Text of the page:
Backyards have become a true extension of the home. When properly landscaped, a backyard will provide additional outdoor living space where you can spend time with family and friends. Backyards have become areas for recreation as well as relaxation. And many amenities that used to be just for the indoors, such as fireplaces and fully equipped kitchens, are finding their way into backyard decorating ideas.
By the end of winter, people are ready for spring. March weather is unpredictable—although the weather in April can in fact be crueler—so for those cool days, try the prolific pink blooms of 'Strawberry Sundae' twinspurs (Diascia hybrid). Twinspur loves this weather so much it actually goes dormant in the heat of summer. Hardy violas, and kale, will contribute to making spring seem like it has definitely sprung, as each of these plants will work together to maintain their shape and color. They will keep looking great even when temperatures fluctuate.
There’s a lot more to do on a porch than swing, and since it’s such an important part of a Southern home it should be beautiful. You can add charm to this incredible space with hanging ferns—a quintessential feature for any Southern porch. Cheery containers also add inviting color to this architectural essential. So get the containers filled with ferns, get the porch swing ready for company, set the rockers out, and get ready to enjoy a gorgeous summer evening—your container garden just made every minute spent in this family-friendly space even more beautiful.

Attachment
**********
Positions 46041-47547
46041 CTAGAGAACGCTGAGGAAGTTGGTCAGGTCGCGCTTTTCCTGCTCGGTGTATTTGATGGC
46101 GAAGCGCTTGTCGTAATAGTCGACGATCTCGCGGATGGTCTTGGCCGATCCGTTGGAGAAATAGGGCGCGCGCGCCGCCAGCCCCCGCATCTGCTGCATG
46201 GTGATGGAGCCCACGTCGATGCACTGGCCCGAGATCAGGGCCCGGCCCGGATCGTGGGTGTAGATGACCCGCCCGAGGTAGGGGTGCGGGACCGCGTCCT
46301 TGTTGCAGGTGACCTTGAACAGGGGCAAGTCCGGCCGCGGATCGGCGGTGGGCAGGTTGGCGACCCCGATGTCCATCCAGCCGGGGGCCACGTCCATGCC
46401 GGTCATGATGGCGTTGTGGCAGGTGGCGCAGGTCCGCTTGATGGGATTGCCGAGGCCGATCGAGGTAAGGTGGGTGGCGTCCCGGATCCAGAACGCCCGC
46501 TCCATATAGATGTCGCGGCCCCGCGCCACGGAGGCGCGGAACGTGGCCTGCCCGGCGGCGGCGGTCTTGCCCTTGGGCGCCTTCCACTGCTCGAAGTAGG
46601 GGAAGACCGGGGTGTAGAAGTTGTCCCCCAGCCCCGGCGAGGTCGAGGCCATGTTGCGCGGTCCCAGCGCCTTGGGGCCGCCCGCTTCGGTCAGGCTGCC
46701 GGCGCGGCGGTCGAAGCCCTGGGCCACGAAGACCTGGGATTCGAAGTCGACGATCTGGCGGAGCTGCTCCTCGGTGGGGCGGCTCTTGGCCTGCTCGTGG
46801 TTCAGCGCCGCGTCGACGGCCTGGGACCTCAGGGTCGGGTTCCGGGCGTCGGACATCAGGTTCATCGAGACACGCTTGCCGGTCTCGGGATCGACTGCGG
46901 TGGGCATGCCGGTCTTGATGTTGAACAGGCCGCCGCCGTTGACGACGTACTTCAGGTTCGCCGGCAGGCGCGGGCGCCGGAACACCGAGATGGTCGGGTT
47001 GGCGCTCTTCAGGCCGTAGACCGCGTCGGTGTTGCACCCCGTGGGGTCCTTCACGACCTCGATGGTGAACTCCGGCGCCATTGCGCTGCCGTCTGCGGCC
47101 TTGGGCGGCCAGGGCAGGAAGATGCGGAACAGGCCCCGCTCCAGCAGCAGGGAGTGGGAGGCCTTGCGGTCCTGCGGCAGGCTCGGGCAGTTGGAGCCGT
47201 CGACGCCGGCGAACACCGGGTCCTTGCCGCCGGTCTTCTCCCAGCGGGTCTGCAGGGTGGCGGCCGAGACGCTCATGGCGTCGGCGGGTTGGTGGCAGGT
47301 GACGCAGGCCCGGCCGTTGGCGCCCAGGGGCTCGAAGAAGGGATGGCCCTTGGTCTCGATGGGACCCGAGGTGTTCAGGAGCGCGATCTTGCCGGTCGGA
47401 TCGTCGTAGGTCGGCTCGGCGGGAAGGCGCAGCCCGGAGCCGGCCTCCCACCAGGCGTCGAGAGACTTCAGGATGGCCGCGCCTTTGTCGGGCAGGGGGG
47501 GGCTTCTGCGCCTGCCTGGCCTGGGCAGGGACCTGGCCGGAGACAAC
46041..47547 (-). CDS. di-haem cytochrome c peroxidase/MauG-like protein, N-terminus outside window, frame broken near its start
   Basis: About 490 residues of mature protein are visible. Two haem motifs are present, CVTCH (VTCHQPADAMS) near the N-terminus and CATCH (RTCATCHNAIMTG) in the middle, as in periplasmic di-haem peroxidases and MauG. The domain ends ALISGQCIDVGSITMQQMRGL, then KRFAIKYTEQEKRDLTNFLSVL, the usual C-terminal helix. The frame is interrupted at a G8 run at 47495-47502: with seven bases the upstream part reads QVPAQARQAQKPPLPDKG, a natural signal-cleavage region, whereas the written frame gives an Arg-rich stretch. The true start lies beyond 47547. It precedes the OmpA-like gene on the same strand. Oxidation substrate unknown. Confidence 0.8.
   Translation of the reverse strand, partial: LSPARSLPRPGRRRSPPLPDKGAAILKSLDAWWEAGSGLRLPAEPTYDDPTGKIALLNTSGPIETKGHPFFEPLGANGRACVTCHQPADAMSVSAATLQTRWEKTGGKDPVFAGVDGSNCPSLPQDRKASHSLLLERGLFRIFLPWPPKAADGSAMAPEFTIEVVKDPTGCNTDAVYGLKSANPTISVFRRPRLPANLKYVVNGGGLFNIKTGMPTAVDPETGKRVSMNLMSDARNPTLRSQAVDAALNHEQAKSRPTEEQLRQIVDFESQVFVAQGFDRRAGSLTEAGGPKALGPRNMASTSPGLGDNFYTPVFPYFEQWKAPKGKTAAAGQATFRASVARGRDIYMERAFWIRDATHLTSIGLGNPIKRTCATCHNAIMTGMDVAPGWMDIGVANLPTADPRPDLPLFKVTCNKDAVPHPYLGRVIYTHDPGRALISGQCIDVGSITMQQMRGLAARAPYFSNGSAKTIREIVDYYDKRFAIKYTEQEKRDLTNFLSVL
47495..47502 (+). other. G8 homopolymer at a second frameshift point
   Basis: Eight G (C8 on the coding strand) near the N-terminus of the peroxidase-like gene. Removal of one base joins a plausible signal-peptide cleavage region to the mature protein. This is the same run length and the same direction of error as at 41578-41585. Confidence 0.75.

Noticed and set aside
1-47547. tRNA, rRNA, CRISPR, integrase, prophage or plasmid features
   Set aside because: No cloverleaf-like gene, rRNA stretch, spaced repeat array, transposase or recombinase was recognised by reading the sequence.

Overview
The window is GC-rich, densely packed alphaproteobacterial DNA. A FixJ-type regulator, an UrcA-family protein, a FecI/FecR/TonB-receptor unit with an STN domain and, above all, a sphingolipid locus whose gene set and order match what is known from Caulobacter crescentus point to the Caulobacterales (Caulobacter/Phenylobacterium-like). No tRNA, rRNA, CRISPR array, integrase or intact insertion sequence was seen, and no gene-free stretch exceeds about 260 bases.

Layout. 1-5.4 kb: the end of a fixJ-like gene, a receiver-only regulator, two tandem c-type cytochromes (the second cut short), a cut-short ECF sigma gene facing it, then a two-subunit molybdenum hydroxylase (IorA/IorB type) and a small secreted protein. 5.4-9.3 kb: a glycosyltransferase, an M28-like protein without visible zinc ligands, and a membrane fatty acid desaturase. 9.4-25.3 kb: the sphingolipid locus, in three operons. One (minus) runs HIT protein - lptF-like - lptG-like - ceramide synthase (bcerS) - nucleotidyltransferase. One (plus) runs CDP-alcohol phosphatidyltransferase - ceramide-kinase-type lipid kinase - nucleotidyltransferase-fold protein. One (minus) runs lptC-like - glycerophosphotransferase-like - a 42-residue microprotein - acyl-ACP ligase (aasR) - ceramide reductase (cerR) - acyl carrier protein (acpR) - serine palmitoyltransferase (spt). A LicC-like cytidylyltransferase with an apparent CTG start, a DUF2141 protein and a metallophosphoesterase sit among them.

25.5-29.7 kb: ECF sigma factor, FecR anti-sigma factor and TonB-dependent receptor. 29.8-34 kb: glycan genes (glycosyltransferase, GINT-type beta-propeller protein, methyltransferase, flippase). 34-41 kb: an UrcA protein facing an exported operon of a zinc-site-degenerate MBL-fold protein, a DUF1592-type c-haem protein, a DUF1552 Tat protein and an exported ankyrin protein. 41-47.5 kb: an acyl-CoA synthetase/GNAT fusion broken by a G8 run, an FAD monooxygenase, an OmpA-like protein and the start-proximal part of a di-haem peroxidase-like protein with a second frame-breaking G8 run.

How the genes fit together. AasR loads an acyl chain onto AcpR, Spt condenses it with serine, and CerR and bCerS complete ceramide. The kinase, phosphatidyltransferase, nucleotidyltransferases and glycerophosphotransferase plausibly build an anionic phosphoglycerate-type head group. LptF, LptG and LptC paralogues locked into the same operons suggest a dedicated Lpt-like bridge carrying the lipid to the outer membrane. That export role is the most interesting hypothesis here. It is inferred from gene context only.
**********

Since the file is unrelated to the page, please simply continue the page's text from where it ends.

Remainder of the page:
There are do-it-yourself kits available from some lawn care services or lawn and garden shops. The cooperative extension offices in many states will also test soil for free or for a low fee. Private companies also provide kits and testing for a fee. Once you get the results returned, you will see what you may need to add to the soil in order to get the lawn of your dreams.
Using simple mulch in old flowerbeds is not only good for your plants, it also provides interesting color and texture to the landscape. The deep, fresh brown of the mulch and even the earthy tones to it can help give your garden a facelift and your plants will definitely thank you for it. Better yet, create a composting bin out of the old wooden pallets in an earlier tutorial and make your very own composting material that can easily be substituted as mulch! This would be a great hobby for someone with a very green thumb or home gardener.